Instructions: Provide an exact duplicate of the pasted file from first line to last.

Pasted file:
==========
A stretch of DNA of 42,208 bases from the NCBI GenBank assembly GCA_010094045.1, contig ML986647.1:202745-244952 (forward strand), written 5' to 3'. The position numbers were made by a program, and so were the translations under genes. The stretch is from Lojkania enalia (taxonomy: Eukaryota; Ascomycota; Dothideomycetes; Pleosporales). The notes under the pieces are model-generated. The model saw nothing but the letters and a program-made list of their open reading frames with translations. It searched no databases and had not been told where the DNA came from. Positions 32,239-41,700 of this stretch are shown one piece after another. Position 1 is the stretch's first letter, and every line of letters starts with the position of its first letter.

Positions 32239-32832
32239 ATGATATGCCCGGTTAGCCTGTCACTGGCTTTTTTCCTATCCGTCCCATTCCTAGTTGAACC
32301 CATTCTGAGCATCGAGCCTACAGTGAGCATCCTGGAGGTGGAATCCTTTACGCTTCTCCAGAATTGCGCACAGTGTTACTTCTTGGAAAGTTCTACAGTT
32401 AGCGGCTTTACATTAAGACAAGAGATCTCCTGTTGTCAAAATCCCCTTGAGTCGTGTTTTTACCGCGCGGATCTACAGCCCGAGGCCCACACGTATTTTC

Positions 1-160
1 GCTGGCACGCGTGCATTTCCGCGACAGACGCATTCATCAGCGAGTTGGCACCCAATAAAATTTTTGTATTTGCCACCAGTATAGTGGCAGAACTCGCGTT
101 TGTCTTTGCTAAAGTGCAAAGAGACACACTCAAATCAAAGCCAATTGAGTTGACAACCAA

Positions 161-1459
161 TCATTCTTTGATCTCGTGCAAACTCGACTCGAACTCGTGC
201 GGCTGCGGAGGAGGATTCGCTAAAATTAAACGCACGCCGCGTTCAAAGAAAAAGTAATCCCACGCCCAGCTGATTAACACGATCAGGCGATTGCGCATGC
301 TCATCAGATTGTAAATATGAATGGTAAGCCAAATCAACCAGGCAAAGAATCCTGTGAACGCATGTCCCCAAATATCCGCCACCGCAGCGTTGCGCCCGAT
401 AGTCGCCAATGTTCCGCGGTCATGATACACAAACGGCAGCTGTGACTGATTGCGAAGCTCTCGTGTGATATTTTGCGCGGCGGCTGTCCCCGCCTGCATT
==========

A stretch of DNA of 42,208 bases from the NCBI GenBank assembly GCA_010094045.1, contig ML986647.1:202745-244952 (forward strand), written 5' to 3'. The position numbers were made by a program, and so were the translations under genes. The stretch is from Lojkania enalia (taxonomy: Eukaryota; Ascomycota; Dothideomycetes; Pleosporales). The notes under the pieces are model-generated. The model saw nothing but the letters and a program-made list of their open reading frames with translations. It searched no databases and had not been told where the DNA came from. Positions 32,239-41,700 of this stretch are shown one piece after another. Position 1 is the stretch's first letter, and every line of letters starts with the position of its first letter.

Positions 32239-32832
32239 ATGATATGCCCGGTTAGCCTGTCACTGGCTTTTTTCCTATCCGTCCCATTCCTAGTTGAACC
32301 CATTCTGAGCATCGAGCCTACAGTGAGCATCCTGGAGGTGGAATCCTTTACGCTTCTCCAGAATTGCGCACAGTGTTACTTCTTGGAAAGTTCTACAGTT
32401 AGCGGCTTTACATTAAGACAAGAGATCTCCTGTTGTCAAAATCCCCTTGAGTCGTGTTTTTACCGCGCGGATCTACAGCCCGAGGCCCACACGTATTTTC

Positions 1-160
1 GCTGGCACGCGTGCATTTCCGCGACAGACGCATTCATCAGCGAGTTGGCACCCAATAAAATTTTTGTATTTGCCACCAGTATAGTGGCAGAACTCGCGTT
101 TGTCTTTGCTAAAGTGCAAAGAGACACACTCAAATCAAAGCCAATTGAGTTGACAACCAA

Positions 161-1459
161 TCATTCTTTGATCTCGTGCAAACTCGACTCGAACTCGTGC
201 GGCTGCGGAGGAGGATTCGCTAAAATTAAACGCACGCCGCGTTCAAAGAAAAAGTAATCCCACGCCCAGCTGATTAACACGATCAGGCGATTGCGCATGC
301 TCATCAGATTGTAAATATGAATGGTAAGCCAAATCAACCAGGCAAAGAATCCTGTGAACGCATGTCCCCAAATATCCGCCACCGCAGCGTTGCGCCCGAT
401 AGTCGCCAATGTTCCGCGGTCATGATACACAAACGGCAGCTGTGACTGATTGCGAAGCTCTCGTGTGATATTTTGCGCGGCGGCTGTCCCCGCCTGCATT